Lighting a Path for Improved Cancer Treatment

Sometimes researchers quickly connect the dots that help advance medicine. That seems to be the story of Cornell dots — or C-dots — the silica nanoparticles that are lighting a path toward improved cancer imaging and drug delivery. Where other methods have failed, these fluorescent C-dots (see box) have been shown in animals to safely light up cancer cells, track their movement and then quickly exit the body. Michelle Bradbury, M.D., Ph.D., a clinician-scientist at Memorial Sloan-Kettering Cancer Center (MSKCC) in New York City, will test multimodal C-dots in humans for the first time. She believes that imaging metastatic tumors with these tiny particles could one day help surgeons better define tumor borders, find diseased lymph nodes, and see where cancer has spread in patients' bodies for targeted tumor therapy — all in one platform and without negative side effects.

Bradbury credits innovative funding and a diverse team of experts at both MSKCC and Cornell University with facilitating her research and expediting a usually lengthy research process. By joining forces with C-dot creator and Cornell materials science engineer Ulrich Wiesner, Ph.D., she tapped into nearly a decade of C-dot research and nanoparticle expertise.

Touched personally by cancer, Wiesner was surprised by the few methods doctors had to visualize the full extent of cancer cell invasion into the body's tissues. Inspired by millions-of-years-old microscopic ocean life whose leftover silica exoskeletons cover the planet, Wiesner believed silica to be biologically safe or evolution would have discarded it long ago. He thought this inert material could be engineered in a way to look at cancer.

An Unlikely Collaboration Bears Fruit

Bradbury wanted to target tumors and selectively treat them with a variety of new drugs. When she contacted Wiesner in 2006, he and his colleagues already had synthesized small particles that could clear through the kidneys. However, they lacked specific evaluation data required by the U.S. Food and Drug Administration (FDA) for clinical use. Moreover, Bradbury wanted to develop a tumor-selective particle, so they obtained a pilot grant from the Weill Cornell Medical College Clinical and Translational Science Center (CTSC), which is supported by NIH's Clinical and Translational Science Awards (CTSA) program. CTSA institutions, like Weill Cornell, encourage collaborative teams of diverse investigators to tackle complex health issues and then translate their discoveries into practical solutions for patients.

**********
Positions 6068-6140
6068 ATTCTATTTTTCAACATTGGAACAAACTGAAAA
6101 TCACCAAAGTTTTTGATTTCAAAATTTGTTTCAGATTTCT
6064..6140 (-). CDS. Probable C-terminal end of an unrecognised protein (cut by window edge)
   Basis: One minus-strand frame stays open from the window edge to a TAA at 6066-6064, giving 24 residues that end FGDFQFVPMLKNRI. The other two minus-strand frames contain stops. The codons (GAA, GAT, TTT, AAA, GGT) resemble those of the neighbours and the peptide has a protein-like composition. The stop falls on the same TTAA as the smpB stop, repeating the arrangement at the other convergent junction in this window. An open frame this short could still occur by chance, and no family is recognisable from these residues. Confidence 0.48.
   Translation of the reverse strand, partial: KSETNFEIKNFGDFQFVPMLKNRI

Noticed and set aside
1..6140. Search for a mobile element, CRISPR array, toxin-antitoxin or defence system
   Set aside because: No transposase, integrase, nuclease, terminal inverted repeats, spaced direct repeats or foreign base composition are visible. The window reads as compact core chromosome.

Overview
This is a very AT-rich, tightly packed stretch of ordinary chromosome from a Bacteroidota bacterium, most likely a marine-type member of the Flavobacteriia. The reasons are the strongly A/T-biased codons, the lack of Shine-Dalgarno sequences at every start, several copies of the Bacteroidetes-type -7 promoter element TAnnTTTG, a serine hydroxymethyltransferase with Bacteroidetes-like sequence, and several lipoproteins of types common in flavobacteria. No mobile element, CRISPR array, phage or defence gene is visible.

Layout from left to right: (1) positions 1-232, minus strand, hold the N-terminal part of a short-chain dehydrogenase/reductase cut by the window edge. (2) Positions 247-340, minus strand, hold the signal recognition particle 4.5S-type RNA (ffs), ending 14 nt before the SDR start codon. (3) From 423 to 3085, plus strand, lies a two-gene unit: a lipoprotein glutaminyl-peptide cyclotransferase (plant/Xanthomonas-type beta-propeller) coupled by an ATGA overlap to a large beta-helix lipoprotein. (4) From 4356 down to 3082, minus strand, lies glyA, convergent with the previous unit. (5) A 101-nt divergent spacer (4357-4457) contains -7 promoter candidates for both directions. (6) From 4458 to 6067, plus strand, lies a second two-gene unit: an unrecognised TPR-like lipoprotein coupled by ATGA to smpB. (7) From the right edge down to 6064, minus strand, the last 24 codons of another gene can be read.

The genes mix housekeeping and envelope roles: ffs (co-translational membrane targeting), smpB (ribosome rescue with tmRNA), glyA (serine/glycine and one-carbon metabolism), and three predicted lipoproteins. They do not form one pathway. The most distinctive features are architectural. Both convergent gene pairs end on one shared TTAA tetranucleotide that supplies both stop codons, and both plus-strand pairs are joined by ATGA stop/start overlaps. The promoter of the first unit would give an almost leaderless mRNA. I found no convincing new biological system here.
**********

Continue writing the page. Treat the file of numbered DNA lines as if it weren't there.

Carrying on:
As Julianne Imperato-McGinley, M.D., principal investigator of the CTSC, explained, "This was a novel idea with tremendous potential." To fund a pilot research project, the CTSC requires collaboration among different disciplines and consortium institutions. "These investigators met and wanted a way to collaborate, fitting our requirements perfectly."

"This was a seed grant," Wiesner said. "You hope that any seed you plant will grow, and that is precisely what happened here. We might never have talked otherwise."

The best way for the body to eliminate particles efficiently is through the kidneys, and that means the particles must be very small. The investigators tested two sizes, 3.3 nm and 6 nm. (A nanometer [nm] is one-billionth of a meter. If the particles had a diameter of 10 nm and were lined up single file, it would take more than 2.5 million to make a line one inch long.)

To be useful, the particles also needed to make whatever they cling to visible. The investigators put a tiny amount of a near-infrared fluorescent dye within the C-dot. This makes the dots light the way as they pass through the body. Silica is a very rigid material, so it squeezes the dye in the dots, making it shine much more brightly than if it were free.

The first test in mice proved successful. When excited by the right light, the dots shone brightly. This made it possible to see them in the bladder to verify that the rodents excreted nearly all of them within 48 hours with no toxicity or ill effects.

In successive experiments, Bradbury's colleague Oula Penate-Medina, an MSKCC nano- and radiochemist, attached radioactive iodine to the particles to make them detectable by positron emission tomography (PET) imaging. Hybrid Silica Technologies, Inc., the supplier of the particle, attached a short sequence of amino acids (the building blocks of proteins) called a cyclic RGD peptide, which binds to cancer cell surface receptors, and found that the C-dots attached to melanoma cells very effectively.